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Psychiatry Res. 2013 Dec 30;214(3):415-21. doi: 10.1016/j.pscychresns.2013.07.010. Epub 2013 Oct 19.

A positive relationship between harm avoidance and brain nicotinic acetylcholine receptor availability.

Author information

1
UCLA School of Medicine, Los Angeles, CA, USA; Department of Research, VA Greater Los Angeles Healthcare System, Los Angeles, CA, USA.

Abstract

Prior research indicates that disturbance of cholinergic neurotransmission reduces anxiety, leading to the hypothesis that people with heightened cholinergic function have a greater tendency toward anxiety-like and/or harm-avoidant behavior. We sought to determine if people with elevated levels of harm avoidance (HA), a dimension of temperament from the Temperament and Character Inventory (TCI), have high α4β2* nicotinic acetylcholine receptor (nAChR) availability. Healthy adults (n=105; 47 non-smokers and 58 smokers) underwent bolus-plus-continuous infusion positron emission tomography (PET) scanning using the radiotracer 2-[18F]fluoro-3-(2(S)azetidinylmethoxy) pyridine (abbreviated as 2-FA). During the uptake period of 2-FA, participants completed the TCI. The central study analysis revealed a significant association between total HA and mean nAChR availability, with higher total HA scores being linked with greater nAChR availability. In examining HA subscales, both 'Fear of Uncertainty' and 'Fatigability' were significant, based on higher levels of these characteristics being associated with greater nAChR availabilities. This study adds to a growing body of knowledge concerning the biological basis of personality and may prove useful in understanding the pathophysiology of psychiatric disorders (such as anxiety disorders) that have similar characteristics to HA. Study findings may indicate that heightened cholinergic neurotransmission is associated with increased anxiety-like traits.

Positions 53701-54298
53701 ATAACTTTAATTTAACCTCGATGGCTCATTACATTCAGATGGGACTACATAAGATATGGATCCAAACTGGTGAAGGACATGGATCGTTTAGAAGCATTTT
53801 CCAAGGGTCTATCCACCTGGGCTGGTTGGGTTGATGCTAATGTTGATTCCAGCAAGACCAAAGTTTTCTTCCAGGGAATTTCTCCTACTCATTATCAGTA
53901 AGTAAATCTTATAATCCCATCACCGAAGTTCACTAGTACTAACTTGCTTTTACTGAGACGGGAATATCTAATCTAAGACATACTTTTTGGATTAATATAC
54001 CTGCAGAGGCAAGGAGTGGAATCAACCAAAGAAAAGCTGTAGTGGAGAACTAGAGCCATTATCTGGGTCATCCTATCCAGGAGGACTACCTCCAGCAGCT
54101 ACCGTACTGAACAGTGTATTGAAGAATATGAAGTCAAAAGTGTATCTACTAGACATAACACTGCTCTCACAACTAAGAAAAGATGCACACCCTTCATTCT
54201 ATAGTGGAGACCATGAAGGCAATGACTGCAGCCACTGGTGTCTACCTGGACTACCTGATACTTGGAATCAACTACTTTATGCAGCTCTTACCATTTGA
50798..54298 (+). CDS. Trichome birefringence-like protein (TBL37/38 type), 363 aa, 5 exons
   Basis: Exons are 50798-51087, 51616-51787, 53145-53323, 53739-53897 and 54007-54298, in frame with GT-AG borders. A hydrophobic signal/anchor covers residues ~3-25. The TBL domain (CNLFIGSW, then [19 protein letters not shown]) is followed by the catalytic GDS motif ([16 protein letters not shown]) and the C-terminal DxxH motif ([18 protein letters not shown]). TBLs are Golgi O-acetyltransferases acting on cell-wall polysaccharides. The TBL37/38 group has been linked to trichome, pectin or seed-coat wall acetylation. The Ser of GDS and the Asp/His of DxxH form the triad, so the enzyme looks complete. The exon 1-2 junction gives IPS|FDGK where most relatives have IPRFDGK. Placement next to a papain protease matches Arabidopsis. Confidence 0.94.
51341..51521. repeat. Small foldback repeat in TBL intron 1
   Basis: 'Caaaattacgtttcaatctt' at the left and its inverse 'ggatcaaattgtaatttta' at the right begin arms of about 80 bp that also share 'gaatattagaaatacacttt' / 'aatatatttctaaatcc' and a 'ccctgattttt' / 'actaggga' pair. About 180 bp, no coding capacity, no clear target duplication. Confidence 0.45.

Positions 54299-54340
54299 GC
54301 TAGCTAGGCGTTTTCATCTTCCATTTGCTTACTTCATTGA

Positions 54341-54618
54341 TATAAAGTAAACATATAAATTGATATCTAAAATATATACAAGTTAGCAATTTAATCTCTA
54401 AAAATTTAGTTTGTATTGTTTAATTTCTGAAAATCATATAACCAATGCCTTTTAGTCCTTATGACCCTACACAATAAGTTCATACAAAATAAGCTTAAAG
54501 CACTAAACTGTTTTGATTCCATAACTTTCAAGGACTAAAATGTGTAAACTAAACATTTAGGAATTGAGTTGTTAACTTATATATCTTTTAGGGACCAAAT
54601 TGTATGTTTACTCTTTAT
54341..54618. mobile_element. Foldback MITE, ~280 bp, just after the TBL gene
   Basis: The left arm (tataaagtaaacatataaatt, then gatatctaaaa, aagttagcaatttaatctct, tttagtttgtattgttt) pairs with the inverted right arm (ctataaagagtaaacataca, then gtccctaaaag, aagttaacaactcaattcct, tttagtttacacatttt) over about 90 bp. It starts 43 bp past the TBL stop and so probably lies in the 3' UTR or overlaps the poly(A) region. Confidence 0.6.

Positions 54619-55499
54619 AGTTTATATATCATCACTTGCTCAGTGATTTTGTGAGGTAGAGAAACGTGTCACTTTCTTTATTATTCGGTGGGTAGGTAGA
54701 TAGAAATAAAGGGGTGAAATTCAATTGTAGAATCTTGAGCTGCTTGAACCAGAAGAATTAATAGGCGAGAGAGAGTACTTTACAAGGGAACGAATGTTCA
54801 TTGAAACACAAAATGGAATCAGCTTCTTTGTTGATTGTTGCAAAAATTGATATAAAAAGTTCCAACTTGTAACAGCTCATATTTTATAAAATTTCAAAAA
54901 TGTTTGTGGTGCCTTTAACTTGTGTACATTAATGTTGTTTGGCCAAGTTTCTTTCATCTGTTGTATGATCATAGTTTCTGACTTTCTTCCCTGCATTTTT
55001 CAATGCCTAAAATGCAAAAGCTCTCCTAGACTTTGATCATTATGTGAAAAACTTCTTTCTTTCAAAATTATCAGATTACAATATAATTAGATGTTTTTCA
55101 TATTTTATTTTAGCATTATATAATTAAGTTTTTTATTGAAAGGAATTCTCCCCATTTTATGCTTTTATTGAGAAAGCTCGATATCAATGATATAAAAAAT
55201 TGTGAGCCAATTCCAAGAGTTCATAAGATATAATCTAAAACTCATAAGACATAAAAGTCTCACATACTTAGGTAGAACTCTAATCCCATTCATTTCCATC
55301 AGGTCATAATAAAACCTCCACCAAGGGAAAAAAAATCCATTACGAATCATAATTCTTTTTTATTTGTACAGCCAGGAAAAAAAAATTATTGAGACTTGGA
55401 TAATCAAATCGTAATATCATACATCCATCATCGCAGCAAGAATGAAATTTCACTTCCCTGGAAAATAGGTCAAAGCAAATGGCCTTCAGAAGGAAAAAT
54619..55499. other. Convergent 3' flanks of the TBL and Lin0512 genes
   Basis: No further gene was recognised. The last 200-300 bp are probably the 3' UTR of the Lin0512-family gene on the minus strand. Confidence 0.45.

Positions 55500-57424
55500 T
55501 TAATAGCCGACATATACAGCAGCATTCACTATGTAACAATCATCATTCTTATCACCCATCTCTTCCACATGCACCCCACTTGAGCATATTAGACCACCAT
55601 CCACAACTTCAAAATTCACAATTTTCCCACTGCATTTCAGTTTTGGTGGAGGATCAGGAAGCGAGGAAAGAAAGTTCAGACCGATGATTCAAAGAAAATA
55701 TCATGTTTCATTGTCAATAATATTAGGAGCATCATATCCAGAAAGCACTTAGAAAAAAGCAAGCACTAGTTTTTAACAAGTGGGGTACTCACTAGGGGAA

KEYWORDS:

Harm avoidance; Nicotine dependence; Nicotinic acetylcholine receptor; Positron emission tomography; Temperament and Character Inventory; Tobacco

PMID:
24148908
PMCID:
PMC3851586
DOI:
10.1016/j.pscychresns.2013.07.010
[Indexed for MEDLINE]
Free PMC Article

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